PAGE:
Multi-scale measures of population : within and between city variation in exposure to the socio-spatial context
MetadataShow full item record
Appreciating spatial scale is crucial for our understanding of the socio-spatial context. Multi-scale measures of population have been developed in the segregation and neighbourhood effects literatures, which have acknowledged the role of a variety of spatial contexts for individual outcomes and inter-group contacts. Although existing studies dealing with socio-spatial inequalities increasingly explore the effects of spatial scale, there has been little systematic evidence on how exposure to socio-spatial contexts changes across urban space, both within and between cities. This paper presents a multi-scale approach to measuring potential exposure to others. Using individual level register data for the full population of the Netherlands, and an exceptionally detailed multi-scalar framework of bespoke neighbourhoods at 101 spatial scales, we measured the share of non-Western ethnic minorities for three Dutch cities with different urban forms. We created individual and cumulative distance profiles of ethnic exposure, mapped ethnic exposure surfaces, and applied entropy as a measure of scalar variation to compare potential exposure to others in different locations both within and between cities. The multi-scale approach can be implemented for examining a variety of social processes, notably segregation and neighbourhood effects.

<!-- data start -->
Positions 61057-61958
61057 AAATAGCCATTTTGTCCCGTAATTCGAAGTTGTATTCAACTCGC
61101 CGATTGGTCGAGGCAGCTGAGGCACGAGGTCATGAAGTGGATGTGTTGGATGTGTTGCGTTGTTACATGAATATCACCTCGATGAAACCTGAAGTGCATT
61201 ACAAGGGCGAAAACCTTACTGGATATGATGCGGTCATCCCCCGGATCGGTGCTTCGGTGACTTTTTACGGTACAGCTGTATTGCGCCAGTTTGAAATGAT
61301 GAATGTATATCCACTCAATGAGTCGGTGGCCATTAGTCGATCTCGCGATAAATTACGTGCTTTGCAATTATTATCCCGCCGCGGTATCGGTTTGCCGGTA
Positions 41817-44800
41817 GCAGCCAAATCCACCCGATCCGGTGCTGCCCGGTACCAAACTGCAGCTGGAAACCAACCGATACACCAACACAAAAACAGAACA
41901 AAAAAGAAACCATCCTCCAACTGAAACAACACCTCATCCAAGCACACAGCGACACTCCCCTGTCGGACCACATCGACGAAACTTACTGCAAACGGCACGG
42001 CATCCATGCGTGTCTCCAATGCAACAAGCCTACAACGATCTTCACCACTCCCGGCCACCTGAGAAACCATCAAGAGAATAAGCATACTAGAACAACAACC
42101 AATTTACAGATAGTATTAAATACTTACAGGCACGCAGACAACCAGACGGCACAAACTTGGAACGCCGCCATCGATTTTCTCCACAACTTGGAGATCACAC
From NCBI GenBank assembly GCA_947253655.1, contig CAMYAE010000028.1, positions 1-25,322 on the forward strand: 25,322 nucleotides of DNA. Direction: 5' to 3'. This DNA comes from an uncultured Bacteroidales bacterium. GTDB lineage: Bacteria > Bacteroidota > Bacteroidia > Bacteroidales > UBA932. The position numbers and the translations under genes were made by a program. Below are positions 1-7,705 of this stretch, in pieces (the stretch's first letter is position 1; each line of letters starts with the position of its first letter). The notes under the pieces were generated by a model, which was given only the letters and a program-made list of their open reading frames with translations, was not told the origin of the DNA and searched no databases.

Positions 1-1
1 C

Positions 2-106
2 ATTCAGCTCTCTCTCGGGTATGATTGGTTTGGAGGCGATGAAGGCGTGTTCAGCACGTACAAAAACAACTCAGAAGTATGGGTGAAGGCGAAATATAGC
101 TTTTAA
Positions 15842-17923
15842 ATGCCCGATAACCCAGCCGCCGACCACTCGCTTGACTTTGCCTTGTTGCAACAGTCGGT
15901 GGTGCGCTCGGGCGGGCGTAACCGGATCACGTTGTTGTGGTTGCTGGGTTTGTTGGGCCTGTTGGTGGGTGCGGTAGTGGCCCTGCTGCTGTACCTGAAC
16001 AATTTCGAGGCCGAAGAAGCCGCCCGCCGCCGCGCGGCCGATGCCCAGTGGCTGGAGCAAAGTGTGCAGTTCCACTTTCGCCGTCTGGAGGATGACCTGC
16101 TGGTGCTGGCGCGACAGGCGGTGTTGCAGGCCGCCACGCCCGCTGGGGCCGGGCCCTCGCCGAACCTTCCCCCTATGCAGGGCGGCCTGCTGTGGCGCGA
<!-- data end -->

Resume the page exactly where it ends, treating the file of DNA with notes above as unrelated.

Petrović , A , van Ham , M & Manley , D 2018 , ' Multi-scale measures of population : within and between city variation in exposure to the socio-spatial context ' Annals of the American Association of Geographers , vol Latest Articles . DOI: 10.1080/24694452.2017.1411245
Annals of the American Association of Geographers
© 2018 The Author(s). Published with license by Taylor & Francis © Ana Petrović Maarten van Ham, and David Manley. This is an Open Access article distributed under the terms of the Creative Commons Attribution-NonCommercial-NoDerivatives License (http://creativecommons.org/licenses/by-nc-nd/4.0/), which permits non-commercial re-use, distribution, and reproduction in any medium, provided the original work is properly cited, and is not altered, transformed, or built upon in any way.
Items in the St Andrews Research Repository are protected by copyright, with all rights reserved, unless otherwise indicated.